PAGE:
Google has declared EOL for the original Pixel. I got my Pixel for a Google Fi account I use just for travelling, and I'm not really interested in replacing it. Realistically, how much longer can I use my original-release Pixel before it stops functioning?
Theoretically, the OG Pixel will work indefinitely until there's an irreparable software/hardware issue. Realistically? Depends on how the user takes care of it ;)
"End of Life (EOL)" doesn't mean that the device will end its life. It is just that the manufacturer (in this case, Google) will stop its support; no more security & OS updates, and the like.
If the user is adventurous enough, they can unlock the bootloader (warning: will delete all the storage) and flash custom ROM which at least extends the life a little further. (In addition, seems it's also compatible with Project Fi).
Anecdotal evidence: I'm using Nexus 5 which was released in 2013 (Android 4.0 Ice Cream Sandwich) and EOL in 2016 (Android 6.0 Marshmallow). I flashed Lineage OS after that until it's not maintained (Android 7.1.1 Nougat). As of 2019, the phone is still usable in daily life.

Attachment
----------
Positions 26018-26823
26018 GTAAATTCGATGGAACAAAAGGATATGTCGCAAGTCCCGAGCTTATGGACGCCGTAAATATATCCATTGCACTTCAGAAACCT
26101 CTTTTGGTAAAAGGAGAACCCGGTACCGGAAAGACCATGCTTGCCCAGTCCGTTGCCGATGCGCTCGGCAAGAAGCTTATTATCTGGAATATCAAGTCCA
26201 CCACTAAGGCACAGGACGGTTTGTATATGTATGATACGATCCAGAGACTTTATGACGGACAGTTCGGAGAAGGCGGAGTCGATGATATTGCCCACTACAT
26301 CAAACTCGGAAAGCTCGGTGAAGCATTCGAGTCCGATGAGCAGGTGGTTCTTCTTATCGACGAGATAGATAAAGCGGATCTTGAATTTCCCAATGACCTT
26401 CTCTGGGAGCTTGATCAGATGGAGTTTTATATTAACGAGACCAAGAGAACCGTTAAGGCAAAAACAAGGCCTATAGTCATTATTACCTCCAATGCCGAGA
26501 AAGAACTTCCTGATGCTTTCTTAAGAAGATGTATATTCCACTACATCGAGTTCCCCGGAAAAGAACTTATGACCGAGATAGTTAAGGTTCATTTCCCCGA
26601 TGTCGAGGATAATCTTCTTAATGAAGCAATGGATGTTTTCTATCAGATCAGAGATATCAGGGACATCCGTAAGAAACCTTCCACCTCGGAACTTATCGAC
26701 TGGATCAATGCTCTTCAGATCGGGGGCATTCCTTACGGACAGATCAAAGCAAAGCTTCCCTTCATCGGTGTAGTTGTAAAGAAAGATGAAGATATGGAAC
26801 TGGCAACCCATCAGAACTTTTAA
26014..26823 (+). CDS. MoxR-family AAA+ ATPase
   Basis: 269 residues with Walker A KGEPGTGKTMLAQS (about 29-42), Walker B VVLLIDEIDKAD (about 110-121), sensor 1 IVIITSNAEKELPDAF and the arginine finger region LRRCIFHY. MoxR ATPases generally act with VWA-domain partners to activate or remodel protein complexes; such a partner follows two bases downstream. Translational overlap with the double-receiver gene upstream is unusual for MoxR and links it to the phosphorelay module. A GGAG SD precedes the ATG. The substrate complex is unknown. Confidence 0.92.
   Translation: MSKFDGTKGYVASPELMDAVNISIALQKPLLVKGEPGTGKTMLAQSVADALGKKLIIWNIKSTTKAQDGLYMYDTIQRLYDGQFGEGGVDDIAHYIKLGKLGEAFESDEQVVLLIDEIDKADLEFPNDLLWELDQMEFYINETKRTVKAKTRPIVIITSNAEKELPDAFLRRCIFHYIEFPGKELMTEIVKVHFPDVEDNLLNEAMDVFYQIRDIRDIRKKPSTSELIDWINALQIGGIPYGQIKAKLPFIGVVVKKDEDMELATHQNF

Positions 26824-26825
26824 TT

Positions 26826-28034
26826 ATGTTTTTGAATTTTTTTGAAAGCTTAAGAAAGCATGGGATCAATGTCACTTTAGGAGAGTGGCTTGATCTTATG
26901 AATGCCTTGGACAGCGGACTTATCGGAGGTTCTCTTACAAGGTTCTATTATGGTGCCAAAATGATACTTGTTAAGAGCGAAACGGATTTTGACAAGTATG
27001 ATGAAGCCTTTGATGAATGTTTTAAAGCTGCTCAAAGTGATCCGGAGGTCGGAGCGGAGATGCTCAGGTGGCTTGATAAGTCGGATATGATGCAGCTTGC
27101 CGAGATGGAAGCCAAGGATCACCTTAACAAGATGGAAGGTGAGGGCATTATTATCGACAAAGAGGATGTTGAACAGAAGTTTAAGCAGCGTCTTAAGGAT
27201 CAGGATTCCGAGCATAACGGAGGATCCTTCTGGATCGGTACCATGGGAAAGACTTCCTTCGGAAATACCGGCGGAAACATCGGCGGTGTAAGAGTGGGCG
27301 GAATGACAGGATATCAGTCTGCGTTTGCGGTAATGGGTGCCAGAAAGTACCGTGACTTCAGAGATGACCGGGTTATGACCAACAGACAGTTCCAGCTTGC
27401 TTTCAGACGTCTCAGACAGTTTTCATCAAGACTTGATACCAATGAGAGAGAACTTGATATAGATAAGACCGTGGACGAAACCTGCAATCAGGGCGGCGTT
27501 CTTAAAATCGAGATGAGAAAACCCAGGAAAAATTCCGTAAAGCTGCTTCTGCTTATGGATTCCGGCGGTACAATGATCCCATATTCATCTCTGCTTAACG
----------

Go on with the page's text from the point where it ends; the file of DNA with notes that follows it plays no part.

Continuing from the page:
If Google declares a device to be "EOL" this simply means that you no longer receive device and security updates.
Therefore your Android devices will not stop working, however after the point of EOL the chance of a security vulnerability that allows to attack you and your data will continuously raise.
However as Google devices can be unlocked easily you don't have to accept this. Unlocking the bootloader allows you to install an OS that does not come from Google, like LineageOS (warning: unlocking will erase all user data). The first Pixel (code name "sailfish") is a supported device by LineageOS. Therefore you can download and install LineageOS on your device and again receive updates until LineageOS also drops support for your device.
But there are also some draw backs of unlocking and installing LinegeOS: Some device assume that LineageOS devices are rooted and therefore insecure (they just assume that in general, independendently of the reality). Therefore apps like GooglePay may refuse to work.
In reality, i'd say a few years until it loses his usefulness. I have a 2 old phones that still work if plugged in, but a lot of the apps now fail because the API endpoints changed. Google maps won't load any maps or autocomplete searches, and only shows me a dot on a grey screen if GPS is turned on. YouTube videos wont play anymore, neither with the official app nor via browser. I think the webbrowser has some issues with SSL certificates that are now required everywhere. In the best case you get a message to update your software, but then the google PlayStore tells you that the latest app version is not supported by your android version.
The hardware, phone and text messages might still be working in 10 years, but eventually your apps wont be supported anymore.